Paintball and the Laws of MotionMade by: Andy Hutton and Nick Cupler

Forces are a constant act on us. In sports forces can easily be spotted, whether its kicking a Soccer ball, playing Hockey, passing a Football, etc. There is one sport in particular that i would like to talk about and the forces that make this sport possible. That sport is Paintball. This table will show you some of the forces at work during paintball:
Aerodynamic force generated opposite to the direction of the paintballs flight; due to air resistance
Magnus (LIft)
Aerodynamic force generated when a paintball spins
Several other forces based on the rotational motion (spin) of the paintball coupled with gravitational or drag forces.
Form effect
Aerodynamic force due to seams, splits or other large surface regularities
Wake effect
Aerodynamic force generated by the wake or vortices formed behind a paintball
Force due to asymmetric fill of a paintball
Sir Isaac Newton, an English physicist and mathematician came up with the idea of gravity and created his famous three laws of motion.
  • Newtons first law: An object at rest stays at rest unless acted on by another force. Also an object in motion stays in motion unless acted on by a force.
This law is a perfect example of how the paintball is forced out of the barrel of the gun. The CO2 hits the paintball released by the bolt making the paintball accelerate out of the barrel at about 300 fps (Feet per second)
external image paintball-bunkered-main_Full.jpg

  • Newtons second law: The acceleration of an object multiplied by the mass of it equals the force produced by the traveling object. (F=ma)
If you take the mass of a paintball and multiply that by the acceleration of it you will have the force exerted when the paintball comes in contact with an object. The average mass of a paintball is about 3.2 grams, and it travels through the air at approximatively 300fps. Do that math... i just know that: Paintball+Skin=Ouch+No break=More paintballs=More ouch... Yes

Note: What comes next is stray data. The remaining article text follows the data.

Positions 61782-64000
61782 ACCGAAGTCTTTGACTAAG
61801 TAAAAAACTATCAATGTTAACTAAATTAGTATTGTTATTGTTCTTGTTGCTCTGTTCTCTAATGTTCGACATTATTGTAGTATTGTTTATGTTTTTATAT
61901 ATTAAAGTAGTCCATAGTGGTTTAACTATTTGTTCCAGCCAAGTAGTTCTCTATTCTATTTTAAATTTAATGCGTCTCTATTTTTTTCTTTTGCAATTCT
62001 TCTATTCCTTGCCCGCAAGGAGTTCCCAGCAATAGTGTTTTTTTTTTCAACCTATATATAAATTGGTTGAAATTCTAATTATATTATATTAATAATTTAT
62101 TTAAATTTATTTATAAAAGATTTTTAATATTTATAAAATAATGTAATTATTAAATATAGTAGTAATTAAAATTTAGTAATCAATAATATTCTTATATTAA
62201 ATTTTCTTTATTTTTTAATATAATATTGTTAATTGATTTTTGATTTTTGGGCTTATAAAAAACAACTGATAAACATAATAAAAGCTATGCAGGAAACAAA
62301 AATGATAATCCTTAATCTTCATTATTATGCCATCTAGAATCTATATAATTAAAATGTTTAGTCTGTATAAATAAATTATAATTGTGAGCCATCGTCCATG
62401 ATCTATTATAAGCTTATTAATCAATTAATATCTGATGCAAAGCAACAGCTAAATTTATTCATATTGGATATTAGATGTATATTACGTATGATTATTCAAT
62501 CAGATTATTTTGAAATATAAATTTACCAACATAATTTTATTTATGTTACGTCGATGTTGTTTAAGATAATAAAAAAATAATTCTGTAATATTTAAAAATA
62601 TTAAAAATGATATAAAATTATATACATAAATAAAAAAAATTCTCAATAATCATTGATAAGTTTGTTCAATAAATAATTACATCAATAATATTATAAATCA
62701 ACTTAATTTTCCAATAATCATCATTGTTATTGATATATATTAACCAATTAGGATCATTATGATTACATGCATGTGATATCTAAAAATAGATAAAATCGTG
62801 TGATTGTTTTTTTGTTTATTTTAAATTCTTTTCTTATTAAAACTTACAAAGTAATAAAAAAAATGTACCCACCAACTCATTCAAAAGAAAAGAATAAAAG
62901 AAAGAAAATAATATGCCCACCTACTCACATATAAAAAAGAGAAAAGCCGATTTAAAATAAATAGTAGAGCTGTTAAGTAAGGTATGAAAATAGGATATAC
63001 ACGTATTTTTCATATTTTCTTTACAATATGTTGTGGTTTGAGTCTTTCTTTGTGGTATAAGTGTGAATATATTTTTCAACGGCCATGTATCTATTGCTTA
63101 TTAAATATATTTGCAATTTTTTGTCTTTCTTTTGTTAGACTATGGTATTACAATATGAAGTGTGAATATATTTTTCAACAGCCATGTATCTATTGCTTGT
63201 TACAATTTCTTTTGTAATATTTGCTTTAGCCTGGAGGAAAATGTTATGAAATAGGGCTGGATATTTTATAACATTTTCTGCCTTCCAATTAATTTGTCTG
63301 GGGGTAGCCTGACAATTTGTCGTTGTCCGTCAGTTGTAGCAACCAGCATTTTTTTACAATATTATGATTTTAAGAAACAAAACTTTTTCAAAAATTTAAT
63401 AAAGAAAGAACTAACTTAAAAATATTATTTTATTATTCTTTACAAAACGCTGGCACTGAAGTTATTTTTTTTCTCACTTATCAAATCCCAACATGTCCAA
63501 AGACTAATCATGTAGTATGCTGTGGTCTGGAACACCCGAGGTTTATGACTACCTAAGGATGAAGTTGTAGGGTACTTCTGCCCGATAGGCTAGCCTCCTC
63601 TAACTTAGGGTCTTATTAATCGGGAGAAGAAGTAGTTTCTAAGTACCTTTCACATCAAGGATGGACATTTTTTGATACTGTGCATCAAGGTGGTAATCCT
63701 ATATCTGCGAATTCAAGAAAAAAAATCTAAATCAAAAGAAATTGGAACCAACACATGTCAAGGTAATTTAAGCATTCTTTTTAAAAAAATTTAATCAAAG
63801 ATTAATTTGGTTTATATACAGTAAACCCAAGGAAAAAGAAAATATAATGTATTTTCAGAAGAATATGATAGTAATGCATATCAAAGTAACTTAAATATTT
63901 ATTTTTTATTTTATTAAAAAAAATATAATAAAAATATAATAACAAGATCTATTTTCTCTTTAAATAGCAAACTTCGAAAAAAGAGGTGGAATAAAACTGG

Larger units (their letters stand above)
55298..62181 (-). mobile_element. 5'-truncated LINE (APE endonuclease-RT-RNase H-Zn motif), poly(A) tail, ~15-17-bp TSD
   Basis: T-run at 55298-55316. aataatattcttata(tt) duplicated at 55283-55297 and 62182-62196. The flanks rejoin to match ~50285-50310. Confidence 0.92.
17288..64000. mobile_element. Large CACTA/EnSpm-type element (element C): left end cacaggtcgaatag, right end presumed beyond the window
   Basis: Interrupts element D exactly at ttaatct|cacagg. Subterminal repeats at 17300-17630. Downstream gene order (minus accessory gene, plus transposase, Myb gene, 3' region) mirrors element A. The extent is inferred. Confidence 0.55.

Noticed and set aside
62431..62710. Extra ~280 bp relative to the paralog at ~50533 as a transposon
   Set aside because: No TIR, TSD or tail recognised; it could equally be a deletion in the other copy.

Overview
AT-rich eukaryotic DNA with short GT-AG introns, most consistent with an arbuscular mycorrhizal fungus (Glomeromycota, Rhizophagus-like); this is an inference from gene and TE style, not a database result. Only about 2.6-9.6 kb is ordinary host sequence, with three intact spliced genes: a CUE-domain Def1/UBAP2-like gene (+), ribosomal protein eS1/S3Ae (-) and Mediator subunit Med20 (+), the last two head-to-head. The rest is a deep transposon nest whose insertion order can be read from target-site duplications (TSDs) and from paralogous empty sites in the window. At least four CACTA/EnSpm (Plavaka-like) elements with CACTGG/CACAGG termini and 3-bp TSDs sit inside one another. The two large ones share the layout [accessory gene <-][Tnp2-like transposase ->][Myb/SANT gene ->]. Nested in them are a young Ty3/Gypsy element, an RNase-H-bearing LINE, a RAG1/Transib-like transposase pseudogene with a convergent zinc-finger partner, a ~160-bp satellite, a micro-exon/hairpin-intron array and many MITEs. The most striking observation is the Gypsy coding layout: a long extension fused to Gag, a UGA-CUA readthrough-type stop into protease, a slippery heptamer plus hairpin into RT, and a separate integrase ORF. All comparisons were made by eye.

external image paintball.jpg

  • Newtons third law: Every action force has an equal or opposite reaction force.
The force of the paintball hitting an object (or person) wouldn't have enough momentum to knock you over. When the paintball leaves the barrel it travels through the air and comes hits them. While the paintball was in the air it gained momentum as it accelerated and when it hits the person the momentum gained will be transfered to the person. The subject may stumble if they are off balance but otherwise there wouldn't be enough momentum to push them down. This is just one way to stop a paintball.
Drag and gravity play an important part in stopping a paintball so it doesn't continue off and hit someone in... lets say china. Which wouldn't happen because the ball would just go straight into space but since the earth is a sphere then it would just fly around and hit you in the back. Maybe it would hit some Chinese guy first though, i'm not sure a lot could happen. Ehh don't ya know?
external image simpleTraj.gifBut there needs to be something that will make the paintball continue when it is fired out the barrel and that is the backspin of the ball. When the ball is spinning it has lift making the ball go farther and allows a forward motion in a relatively straight line. If the ball has an imperfection (like a weak spot in the shell of the ball) the ball will go off course when the air flow hits that spot.

Aerodynamics of a paintball with and without back spin:
external image DragEffect.gifexternal image MagnusEffect.gif
^ I blame Nick ^